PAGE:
I found this article fascinating. HT: Aaron Renn.

Written by Scott Moonen

January 29, 2022 at 5:35 pm

Metábasis eis állo génos (3-3)

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Charlotte and Asher competed in an NCFCA tournament last week and did well. Ivy volunteered with judging. I really enjoyed witnessing so many young folks engaging in good speech and debate, and I greatly appreciate the home school speech club we’ve been able to participate in this year.

One student made the striking statement that “the good is the enemy of the best.” I’m familiar with the converse expression, but there are cases as well where this is true: we must offer our best, our first fruits, to God.

The tournament forced us to miss our church’s twelfth night feast, but we lit our own Epiphany light upon our return, combining our tree with three that we collected from the neighborhood:

Then he shall put his hand on the head of the ascension offering, and it will be accepted on his behalf to make atonement for him. (Lev. 1:4)

This leads to a profound irony:

Then they spat in His face and beat Him; and others struck Him with the palms of their hands, saying, “Prophesy to us, Christ! Who is the one who struck You?” (Matt. 26:67–68)

Therefore your sin remains. Thomas makes better use of his hands:

Then He said to Thomas, “Reach your finger here, and look at My hands; and reach your hand here, and put it into My side. Do not be unbelieving, but believing.” (John 20:27)

May we be his heirs:

Jesus said to him, “Thomas, because you have seen Me, you have believed. Blessed are those who have not seen and yet have believed.” (John 20:29)

We set our sights too low if we merely train our daughters to “love their husbands, to love their children, to be discreet, chaste, homemakers, good, obedient to their own husbands, that the word of God may not be blasphemed” (Titus 2). We have received many blessings from the global economy, but it also represents an ever-increasing dislocation from a healthy oiko-nomos, that is, healthy household management. Our sons as well must be oriented towards their household, though they will naturally have a more outward-facing posture than their wives.

With Rosenstock-Huessy, I believe that the day of the big things—the big countries, the big economies, the big banks, the big companies, the big denominations—is coming to an end. Right now we must and do find ways to walk in this world of great giants and beasts, but we do so with a hopeful eye to the future. Our children will likely walk in a different world, and our grand-children almost certainly will. C. R. Wiley’s books Man of the House and The Household and the War for the Cosmos are both helpful introductions to thinking differently. I recall Nassim Taleb writing about Italian doctors and lawyers, how their practices tend to be much smaller and how they place a high value on individual accomplishment. I cannot find the quote but it was a compelling idea, especially in the male world.

It also strikes me that we do not see the hidden tradeoffs we have made. Aaron Renn’s reflections on “Beyond Economic Piety” underscore this well. What if we could abolish abortion in exchange for half of our GDP? Or abolish abortion in exchange for half of our pharmaceutical formulary being put out of reach of the average person? Wouldn’t you make that exchange without hesitation? We have received great wealth but at unbearable cost. Rich Lusk rightly observes that, “Of all the revolutions of the last several centuries that have rocked the world (the French Revolution, the Russian revolution, the Chinese revolution), it is the sexual revolution that has been the bloodiest of them all.” Miserere nobis.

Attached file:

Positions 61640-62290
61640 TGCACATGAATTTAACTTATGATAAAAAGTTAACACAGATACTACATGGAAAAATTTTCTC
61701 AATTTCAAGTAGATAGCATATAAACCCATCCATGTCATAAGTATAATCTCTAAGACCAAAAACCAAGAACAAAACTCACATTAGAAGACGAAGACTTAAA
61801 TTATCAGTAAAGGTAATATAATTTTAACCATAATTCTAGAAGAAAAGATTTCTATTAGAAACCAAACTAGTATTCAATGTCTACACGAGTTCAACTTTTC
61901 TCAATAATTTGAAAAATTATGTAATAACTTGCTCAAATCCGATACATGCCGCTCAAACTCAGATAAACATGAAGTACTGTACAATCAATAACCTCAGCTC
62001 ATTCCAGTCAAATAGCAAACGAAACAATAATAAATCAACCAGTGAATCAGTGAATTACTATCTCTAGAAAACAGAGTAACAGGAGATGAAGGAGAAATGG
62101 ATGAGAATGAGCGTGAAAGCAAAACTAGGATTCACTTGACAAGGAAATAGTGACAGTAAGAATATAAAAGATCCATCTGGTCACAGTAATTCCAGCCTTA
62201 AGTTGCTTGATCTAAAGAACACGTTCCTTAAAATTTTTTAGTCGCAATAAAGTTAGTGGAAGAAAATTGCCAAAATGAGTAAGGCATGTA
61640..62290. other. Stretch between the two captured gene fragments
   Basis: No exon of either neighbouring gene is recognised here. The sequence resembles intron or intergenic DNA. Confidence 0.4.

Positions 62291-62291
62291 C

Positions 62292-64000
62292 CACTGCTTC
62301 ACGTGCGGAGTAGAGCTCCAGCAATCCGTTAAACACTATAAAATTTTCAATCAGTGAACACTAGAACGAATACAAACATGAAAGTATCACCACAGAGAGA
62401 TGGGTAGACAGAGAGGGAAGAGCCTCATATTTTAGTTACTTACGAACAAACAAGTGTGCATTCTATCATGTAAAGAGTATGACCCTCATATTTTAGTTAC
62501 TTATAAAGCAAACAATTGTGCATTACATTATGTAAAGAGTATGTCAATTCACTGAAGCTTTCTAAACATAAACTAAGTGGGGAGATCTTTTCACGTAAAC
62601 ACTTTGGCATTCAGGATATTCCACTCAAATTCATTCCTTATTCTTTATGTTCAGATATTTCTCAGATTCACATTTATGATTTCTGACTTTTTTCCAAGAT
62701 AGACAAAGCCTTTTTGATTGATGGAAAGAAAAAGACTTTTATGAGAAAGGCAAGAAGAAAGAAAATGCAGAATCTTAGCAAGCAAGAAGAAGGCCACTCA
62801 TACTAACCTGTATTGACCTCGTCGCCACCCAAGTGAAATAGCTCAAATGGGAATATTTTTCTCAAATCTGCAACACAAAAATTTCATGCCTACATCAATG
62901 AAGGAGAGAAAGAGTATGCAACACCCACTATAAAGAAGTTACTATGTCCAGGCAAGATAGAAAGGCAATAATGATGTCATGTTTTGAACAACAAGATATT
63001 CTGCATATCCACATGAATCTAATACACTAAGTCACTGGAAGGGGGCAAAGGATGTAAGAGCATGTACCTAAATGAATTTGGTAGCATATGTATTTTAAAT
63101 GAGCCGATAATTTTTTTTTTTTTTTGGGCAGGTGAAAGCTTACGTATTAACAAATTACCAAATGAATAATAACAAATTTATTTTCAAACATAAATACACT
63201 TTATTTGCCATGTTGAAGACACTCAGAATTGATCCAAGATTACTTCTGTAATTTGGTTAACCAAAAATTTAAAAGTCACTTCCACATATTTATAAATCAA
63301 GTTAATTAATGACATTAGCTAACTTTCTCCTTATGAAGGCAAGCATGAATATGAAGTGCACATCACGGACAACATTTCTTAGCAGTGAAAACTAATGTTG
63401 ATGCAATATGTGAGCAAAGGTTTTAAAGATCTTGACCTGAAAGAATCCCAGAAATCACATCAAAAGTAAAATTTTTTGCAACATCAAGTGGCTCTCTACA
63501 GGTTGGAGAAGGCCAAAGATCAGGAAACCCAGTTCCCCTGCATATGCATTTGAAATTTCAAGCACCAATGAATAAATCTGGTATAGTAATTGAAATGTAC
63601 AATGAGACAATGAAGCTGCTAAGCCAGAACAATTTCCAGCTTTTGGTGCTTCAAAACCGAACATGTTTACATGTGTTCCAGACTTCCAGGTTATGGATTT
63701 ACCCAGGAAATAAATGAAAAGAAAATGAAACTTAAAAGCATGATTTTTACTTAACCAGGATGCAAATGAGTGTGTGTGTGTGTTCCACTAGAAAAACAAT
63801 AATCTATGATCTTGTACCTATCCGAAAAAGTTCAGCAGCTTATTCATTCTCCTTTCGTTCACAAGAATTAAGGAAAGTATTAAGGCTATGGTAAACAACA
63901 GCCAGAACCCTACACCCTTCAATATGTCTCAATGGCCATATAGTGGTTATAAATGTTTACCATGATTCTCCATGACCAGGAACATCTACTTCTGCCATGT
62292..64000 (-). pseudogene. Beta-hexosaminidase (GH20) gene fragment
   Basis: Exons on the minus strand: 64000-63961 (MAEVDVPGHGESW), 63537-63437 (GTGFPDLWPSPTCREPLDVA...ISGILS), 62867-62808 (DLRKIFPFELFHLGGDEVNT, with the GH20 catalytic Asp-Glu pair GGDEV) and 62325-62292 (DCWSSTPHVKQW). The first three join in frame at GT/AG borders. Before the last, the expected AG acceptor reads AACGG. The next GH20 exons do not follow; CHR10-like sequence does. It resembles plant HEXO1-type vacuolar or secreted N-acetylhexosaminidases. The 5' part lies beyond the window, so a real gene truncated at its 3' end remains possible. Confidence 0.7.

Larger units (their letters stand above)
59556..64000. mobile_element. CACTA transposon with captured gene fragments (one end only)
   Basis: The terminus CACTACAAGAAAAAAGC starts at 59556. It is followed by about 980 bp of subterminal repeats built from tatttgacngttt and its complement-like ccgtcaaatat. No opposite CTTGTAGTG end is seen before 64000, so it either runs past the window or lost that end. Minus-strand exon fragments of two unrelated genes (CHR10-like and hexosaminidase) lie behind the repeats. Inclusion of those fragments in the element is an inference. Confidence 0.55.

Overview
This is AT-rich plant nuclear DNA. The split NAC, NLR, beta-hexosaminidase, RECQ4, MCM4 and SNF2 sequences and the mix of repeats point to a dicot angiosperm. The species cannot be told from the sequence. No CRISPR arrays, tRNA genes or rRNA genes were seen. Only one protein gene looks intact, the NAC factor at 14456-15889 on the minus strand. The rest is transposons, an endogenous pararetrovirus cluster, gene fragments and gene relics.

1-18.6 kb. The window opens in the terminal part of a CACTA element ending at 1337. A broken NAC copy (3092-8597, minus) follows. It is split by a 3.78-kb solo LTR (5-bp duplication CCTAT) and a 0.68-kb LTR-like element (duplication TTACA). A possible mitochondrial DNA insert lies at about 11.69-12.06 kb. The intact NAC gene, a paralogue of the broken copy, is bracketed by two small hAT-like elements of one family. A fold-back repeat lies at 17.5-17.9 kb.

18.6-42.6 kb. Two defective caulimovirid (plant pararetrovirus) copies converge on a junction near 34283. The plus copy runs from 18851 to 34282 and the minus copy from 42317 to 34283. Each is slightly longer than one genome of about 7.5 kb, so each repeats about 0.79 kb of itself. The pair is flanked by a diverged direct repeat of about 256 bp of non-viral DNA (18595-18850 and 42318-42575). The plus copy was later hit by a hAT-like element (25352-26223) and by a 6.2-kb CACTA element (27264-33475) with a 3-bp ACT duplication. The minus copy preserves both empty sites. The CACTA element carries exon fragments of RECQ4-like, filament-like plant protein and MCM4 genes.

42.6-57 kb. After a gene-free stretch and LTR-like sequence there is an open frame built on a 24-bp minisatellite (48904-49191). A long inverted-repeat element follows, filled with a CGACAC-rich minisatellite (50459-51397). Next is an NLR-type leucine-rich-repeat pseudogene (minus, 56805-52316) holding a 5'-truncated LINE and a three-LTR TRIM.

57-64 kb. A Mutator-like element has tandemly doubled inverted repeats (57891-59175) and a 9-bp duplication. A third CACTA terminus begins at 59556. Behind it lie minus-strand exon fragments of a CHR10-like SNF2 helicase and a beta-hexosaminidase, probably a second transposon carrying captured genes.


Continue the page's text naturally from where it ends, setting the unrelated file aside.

Mark Horne recognizes the voice of Aslan:

So sometimes you know things and sometimes you really know things. I knew Jesus was YHWH but, when I came to the messages to the seven churches (Revelation 2-3), having read through the Bible from the beginning to that point, I really knew it.

His voice was unmistakable.

Mark Horne also passes along this article on what you might call a “best is the enemy of the good” strength training regimen. I appreciate the observations here; right now a one-hour workout twice a week is the best balance for me. I’m squatting twice, deadlifting twice, curling twice, pressing once, and bench pressing once. I’m never sore while I maintain this pace, though I only have to miss a single workout in order for the next one to leave me sore! I’ve also been influenced by the Barbell Medicine team to conduct my work sets around 70-80% of my estimated 1RM, rather than trying to negotiate complex patterns in an attempt to experience further progression. Maybe things will be different ten years from now, but I’m content with how things are going now.

Alan Jacobs plans to “repair something every day, even if it’s something insignificant, and even if the repair is just a bit of cleaning. I want each night to be able to say: Today, instead of acquiring something new, I took something already known to me and made it a little better.”

It is true that each little victory is hardly a victory thanks to the fact that the Overton window has moved so far. We should not even be entertaining the idea of the things that are being half-heartedly struck down.

Written by Scott Moonen

January 15, 2022 at 8:08 am